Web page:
Wow. Bitcoin is almost $1,500

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VirtualLarry

No Lifer
Aug 25, 2001
54,097
8,301
126
Tesla started accepting bitcoin as payment last night. But it's interesting they're planning on holding on to bitcoin they take as payment rather than converting it immediately to fiat currency. Pretty much all other companies that take bitcoin as payment does the opposite and immediately converts the bitcoins into fiat currency to minimize their risk. So Tesla end goal is not fiat but rather more bitcoin. Very interesting.
That actually dovetails nicely with what I've been believing and saying the last few months, that we are going to see a bifurcation of "the market", into two different types of currency.

"Hyper-inflation currency" (Fiat, USD) and "inflation-proof currency" (Bitcoin, possibly others).

Fiat will still be useful, for buying bread, milk, and paying the rent in public housing. It will be essentially a "poor person's currency". Items of necessity will secretly be subsidized, and the CPI manipulated (it already is!), to HIDE the fact that Hyper-inflation is slowly happening NOW.

Bitcoin, will be the "preferred", if not ONLY currency, accepted for "Luxury" items, which may eventually include personal vehicles. (Unmanned/driver-less "individual public transport" will be the primary method of transport for "the poors", think the MBTA meets Uber.)
GPUs will be sold in Bitcoin. Rolex watches (and Hermes scarves) are going to be sold in Bitcoin. Basically, anything of real and tangible, durable value will be sold in Bitcoin.
 

ponyo

Lifer
Feb 14, 2002
19,688
2,800
126
That actually dovetails nicely with what I've been believing and saying the last few months, that we are going to see a bifurcation of "the market", into two different types of currency.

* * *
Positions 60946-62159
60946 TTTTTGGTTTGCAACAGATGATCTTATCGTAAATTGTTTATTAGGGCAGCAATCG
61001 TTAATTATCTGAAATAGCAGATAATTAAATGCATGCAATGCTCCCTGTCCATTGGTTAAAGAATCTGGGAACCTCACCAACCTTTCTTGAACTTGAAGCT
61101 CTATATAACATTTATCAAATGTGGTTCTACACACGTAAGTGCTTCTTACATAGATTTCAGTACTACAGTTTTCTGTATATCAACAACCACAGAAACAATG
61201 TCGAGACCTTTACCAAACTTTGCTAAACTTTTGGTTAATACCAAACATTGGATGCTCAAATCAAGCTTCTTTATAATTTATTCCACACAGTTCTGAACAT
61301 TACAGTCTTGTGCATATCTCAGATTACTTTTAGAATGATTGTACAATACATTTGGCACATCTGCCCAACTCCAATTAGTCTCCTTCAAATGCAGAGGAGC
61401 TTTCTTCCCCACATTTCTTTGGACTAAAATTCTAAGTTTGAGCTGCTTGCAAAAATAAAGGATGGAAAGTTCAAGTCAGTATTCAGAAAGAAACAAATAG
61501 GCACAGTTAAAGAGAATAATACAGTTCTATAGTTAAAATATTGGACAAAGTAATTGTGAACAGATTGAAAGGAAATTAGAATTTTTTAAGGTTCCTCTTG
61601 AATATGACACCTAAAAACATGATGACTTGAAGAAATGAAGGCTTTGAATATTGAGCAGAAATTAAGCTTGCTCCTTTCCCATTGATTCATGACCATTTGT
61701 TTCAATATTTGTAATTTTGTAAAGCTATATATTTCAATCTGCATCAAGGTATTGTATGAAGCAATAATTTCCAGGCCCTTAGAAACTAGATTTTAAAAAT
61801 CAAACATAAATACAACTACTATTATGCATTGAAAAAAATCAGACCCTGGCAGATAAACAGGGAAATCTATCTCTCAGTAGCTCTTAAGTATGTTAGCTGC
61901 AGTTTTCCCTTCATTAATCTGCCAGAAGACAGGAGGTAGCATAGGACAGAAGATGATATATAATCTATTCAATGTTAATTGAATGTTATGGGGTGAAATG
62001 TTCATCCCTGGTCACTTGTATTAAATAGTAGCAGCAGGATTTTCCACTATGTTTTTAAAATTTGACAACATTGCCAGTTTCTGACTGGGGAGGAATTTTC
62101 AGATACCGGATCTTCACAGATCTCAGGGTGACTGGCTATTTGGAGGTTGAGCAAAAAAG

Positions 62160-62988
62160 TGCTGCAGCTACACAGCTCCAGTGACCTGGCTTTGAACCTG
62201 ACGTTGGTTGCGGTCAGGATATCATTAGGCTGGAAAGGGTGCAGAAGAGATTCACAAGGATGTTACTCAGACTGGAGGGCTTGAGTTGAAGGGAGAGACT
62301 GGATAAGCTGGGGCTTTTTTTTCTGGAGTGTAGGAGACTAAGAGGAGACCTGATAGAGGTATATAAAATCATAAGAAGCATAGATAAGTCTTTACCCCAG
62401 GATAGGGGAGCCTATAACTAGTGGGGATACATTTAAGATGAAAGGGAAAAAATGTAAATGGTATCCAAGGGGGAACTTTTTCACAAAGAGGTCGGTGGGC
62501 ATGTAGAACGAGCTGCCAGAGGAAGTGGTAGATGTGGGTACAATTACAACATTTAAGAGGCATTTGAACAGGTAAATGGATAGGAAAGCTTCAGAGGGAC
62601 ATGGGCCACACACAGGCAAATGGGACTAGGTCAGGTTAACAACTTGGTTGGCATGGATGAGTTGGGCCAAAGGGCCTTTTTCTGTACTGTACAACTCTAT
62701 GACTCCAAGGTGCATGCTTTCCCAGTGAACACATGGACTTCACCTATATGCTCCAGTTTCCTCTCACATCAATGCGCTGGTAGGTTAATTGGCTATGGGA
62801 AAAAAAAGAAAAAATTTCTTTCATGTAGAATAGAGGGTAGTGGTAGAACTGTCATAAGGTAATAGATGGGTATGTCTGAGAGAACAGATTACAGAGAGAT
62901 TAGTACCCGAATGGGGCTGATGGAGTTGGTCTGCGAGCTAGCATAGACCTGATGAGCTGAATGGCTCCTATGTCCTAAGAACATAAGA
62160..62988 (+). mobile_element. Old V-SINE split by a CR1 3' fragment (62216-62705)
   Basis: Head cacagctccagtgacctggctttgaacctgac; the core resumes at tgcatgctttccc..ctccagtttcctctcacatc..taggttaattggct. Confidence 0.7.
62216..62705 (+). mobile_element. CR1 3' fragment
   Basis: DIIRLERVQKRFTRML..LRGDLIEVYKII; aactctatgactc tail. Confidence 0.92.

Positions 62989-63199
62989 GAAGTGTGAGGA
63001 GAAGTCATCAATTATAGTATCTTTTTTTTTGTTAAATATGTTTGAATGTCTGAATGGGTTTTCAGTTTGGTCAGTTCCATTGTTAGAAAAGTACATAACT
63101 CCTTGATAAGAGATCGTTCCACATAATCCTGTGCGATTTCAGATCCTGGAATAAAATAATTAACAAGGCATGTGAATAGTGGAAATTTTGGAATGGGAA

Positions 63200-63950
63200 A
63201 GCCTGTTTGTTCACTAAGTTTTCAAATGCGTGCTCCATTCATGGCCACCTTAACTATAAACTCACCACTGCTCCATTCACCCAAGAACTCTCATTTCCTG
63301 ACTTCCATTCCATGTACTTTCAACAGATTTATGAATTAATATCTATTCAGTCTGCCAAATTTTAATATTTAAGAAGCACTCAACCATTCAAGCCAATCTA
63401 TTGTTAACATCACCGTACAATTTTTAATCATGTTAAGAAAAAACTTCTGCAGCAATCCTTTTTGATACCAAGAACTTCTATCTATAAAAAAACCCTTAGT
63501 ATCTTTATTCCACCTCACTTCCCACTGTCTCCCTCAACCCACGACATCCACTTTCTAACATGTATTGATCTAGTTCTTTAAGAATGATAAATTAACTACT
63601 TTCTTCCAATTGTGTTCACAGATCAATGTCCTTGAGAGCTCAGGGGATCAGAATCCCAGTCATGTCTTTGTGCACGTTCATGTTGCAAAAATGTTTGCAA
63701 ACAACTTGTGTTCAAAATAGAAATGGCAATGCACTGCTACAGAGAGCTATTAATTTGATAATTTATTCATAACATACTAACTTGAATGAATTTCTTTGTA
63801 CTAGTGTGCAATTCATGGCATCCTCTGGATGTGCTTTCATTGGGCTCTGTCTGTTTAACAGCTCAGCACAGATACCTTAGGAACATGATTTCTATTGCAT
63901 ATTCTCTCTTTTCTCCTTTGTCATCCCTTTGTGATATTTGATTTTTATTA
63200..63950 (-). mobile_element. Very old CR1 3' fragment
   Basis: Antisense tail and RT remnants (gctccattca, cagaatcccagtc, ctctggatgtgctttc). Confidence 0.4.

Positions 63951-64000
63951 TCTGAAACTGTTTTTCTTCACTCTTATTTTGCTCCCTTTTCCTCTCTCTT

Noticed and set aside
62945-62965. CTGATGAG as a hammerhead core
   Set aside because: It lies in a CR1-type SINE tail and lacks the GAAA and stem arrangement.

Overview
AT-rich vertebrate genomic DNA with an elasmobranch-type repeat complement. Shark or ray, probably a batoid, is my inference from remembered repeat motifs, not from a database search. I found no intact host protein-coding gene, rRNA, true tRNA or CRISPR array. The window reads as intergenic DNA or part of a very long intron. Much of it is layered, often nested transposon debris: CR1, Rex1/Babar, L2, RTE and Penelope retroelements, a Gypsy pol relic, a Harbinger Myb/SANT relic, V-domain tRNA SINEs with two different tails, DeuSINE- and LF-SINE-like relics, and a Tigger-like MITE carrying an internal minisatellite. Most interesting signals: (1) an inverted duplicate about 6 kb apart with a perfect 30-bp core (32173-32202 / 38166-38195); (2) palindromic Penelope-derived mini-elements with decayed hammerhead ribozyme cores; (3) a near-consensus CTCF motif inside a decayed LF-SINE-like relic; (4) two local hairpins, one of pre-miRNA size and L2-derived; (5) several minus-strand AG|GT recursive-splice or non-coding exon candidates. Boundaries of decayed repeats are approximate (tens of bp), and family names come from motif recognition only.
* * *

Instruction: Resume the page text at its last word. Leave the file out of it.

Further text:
"Hyper-inflation currency" (Fiat, USD) and "inflation-proof currency" (Bitcoin, possibly others).

Fiat will still be useful, for buying bread, milk, and paying the rent in public housing. It will be essentially a "poor person's currency". Items of necessity will secretly be subsidized, and the CPI manipulated (it already is!), to HIDE the fact that Hyper-inflation is slowly happening NOW.

Bitcoin, will be the "preferred", if not ONLY currency, accepted for "Luxury" items, which may eventually include personal vehicles. (Unmanned/driver-less "individual public transport" will be the primary method of transport for "the poors", think the MBTA meets Uber.)
GPUs will be sold in Bitcoin. Rolex watches (and Hermes scarves) are going to be sold in Bitcoin. Basically, anything of real and tangible, durable value will be sold in Bitcoin.
Definitely possibility in the future. It's something I haven't thought much about but I can definitely see the potential of bitcoin becoming the universal global currency where the price of of a car, house, luxury watch, etc listed in local fiat currency and also in bitcoin underneath.
 

VirtualLarry

No Lifer
Aug 25, 2001
54,097
8,301
126
Well, it's what I see as the result of "Money-printers go Brrrr.".

Even now, look at the rumblings of Bond-market yields going up. Inflation is happening, folks.
 

ultimatebob

Lifer
Jul 1, 2001
25,135
2,432
126
That actually dovetails nicely with what I've been believing and saying the last few months, that we are going to see a bifurcation of "the market", into two different types of currency.

"Hyper-inflation currency" (Fiat, USD) and "inflation-proof currency" (Bitcoin, possibly others).

Fiat will still be useful, for buying bread, milk, and paying the rent in public housing. It will be essentially a "poor person's currency". Items of necessity will secretly be subsidized, and the CPI manipulated (it already is!), to HIDE the fact that Hyper-inflation is slowly happening NOW.

Bitcoin, will be the "preferred", if not ONLY currency, accepted for "Luxury" items, which may eventually include personal vehicles. (Unmanned/driver-less "individual public transport" will be the primary method of transport for "the poors", think the MBTA meets Uber.)
GPUs will be sold in Bitcoin. Rolex watches (and Hermes scarves) are going to be sold in Bitcoin. Basically, anything of real and tangible, durable value will be sold in Bitcoin.